My discomfort with Blattman, as with many self-proclaimed development experts, has been the worry they take themselves too seriously. There is a long-winded explanation behind that statement, with caveats and provisos and elaborations required. One day I’ll write that up, but not today.

To give credit where it is due, scratch beneath the surface, and Chris Blattman's views are quite simplistic and easily stated. His self-defense is here, and it’s unbearably long-winded and poorly written but comprehensible. Also, my (admittedly limited) knowledge of his finances is that he donates some money to good causes from time to time, maybe even more than the average American with his income. The plugs for his brother in law's charity are nepotistic and disheartening, but you could do worse than to donate by, for example, spending the money on booze.

I would feel more comfortable with Chris Blattman if I saw him, somewhere, explaining that his key findings include the shocking conclusions that "[m]ilitary service [in the LRA] seems to be a poor substitute for schooling [and p]sychological distress is evident among those exposed to severe war violence." If I’ve missed it, help me out.

In the end I don’t think it matters. Many African governments are corrupt and incompetent because the political institutions support that equilibrium, and the West is likely to continue to respond by providing help that offends Chris. I would like to be wrong on this, but I fear Kony will kill again and again, and in 2013 Chris will move to Columbia and continue write more papers no one reads.

Most of what I have written is unduly cynical and trivializing. For all of his weaknesses, Chris Blattman has been more effective than any of us at sanctimonious academic blogging, and someone might have learned to be sensitive to elite African's political identity issues as a result. He can get better, and I hope in time he does.

What’s amazing and obvious is that Kony 2012 might lead us to what Chris admits is "the least worst action" After years of writing rants on unimportant subjects, Chris helped reporters stop burying the lede on Kony 2012 more than four or five paragraphs (example here).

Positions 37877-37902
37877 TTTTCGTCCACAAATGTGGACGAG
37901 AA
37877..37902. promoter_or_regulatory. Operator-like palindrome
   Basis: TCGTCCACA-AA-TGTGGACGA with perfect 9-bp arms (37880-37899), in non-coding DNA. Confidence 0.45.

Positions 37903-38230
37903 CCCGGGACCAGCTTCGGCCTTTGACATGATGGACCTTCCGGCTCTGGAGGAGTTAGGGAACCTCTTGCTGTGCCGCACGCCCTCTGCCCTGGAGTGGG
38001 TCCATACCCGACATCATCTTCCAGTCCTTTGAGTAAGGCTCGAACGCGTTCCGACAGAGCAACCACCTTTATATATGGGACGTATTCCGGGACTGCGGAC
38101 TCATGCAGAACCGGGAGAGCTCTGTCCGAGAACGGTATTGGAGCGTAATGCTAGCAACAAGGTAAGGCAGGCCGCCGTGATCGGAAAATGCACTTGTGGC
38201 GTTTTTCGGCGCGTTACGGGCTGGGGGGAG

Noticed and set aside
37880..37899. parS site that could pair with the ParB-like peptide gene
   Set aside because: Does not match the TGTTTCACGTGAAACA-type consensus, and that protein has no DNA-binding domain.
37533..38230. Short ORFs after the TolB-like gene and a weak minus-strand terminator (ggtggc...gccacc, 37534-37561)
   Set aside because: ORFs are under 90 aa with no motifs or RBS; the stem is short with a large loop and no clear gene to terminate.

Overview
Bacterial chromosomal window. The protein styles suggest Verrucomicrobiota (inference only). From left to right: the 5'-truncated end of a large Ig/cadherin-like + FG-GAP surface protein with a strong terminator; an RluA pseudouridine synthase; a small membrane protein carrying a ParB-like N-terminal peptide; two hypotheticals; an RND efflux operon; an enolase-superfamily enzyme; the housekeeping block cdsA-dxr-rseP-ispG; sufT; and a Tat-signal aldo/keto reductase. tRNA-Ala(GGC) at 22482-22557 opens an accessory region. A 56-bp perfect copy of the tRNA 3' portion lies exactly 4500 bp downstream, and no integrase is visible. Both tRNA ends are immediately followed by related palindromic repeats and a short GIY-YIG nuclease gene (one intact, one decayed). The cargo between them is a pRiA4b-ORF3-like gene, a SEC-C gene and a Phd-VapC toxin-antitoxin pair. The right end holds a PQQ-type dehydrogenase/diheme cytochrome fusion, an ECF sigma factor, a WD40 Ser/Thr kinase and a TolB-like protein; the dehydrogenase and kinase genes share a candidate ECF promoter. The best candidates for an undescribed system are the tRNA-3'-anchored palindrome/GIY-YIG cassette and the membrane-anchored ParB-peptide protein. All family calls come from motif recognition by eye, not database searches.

This entire post was a satire of Chris' "defense" of Invisible Children which rephrases what he wrote to apply to his blog.

Thursday, March 8, 2012

Kony 2012

Another video from Invisible Children.

I watched the original Invisible Children movie in 2007 and I've kept up with their blog and story since, mostly at a distance. When we showed the movie at my high school back in the day people said all the same things they are saying now. The founders are getting rich off the organization, they don't audit their funds, they waste most of the money, they don't have a plan to end the war, the most is expropriated by dictators so I've looked into most of the criticisms before. This is what I know.

They have been audited independently since at least 2007. The two founders still with the organization make about $90,000 which less than Ophelia Dahl at Partners in Health makes. Most of the rest of the staff used to live pretty cheaply, sharing rooms in some houses IC acquired in San Diego and making, if I remember correctly, under $30,000 each. Whether they "waste" money is hard to answer. If I were running a charity I wouldn't spend as much money on education and videos as they do and would spend more on health. But I didn't go to USC Film School. I know that, despite claims to the contrary, none of their money goes to Museveni who anyone at IC will tell you kind of sucks and is no friend of the Acholi.

I think the best criticism of IC is that they don't have good answers on how to "end the war." They don't but I don't think anyone does. Look at this paper by Chris Blattman and his wife, who are supposed experts on the LRA, and you get he sense that like with most military interventions there are a lot of unknowns and anyone claiming otherwise is full of shit. That said I do think they have a coherent model. They believe that if you get people talking about Kony in the streets it will get people talking about Kony in D.C. and from that discussion some good policy will emerge. I don't see anything glaringly wrong with it.

It's sad some people always respond to IC with scorn and that most respond with temporary interest, but I like to focus on the positive. Tens of thousands of people have responded by spending at least ten hours of their time for this cause and that's great.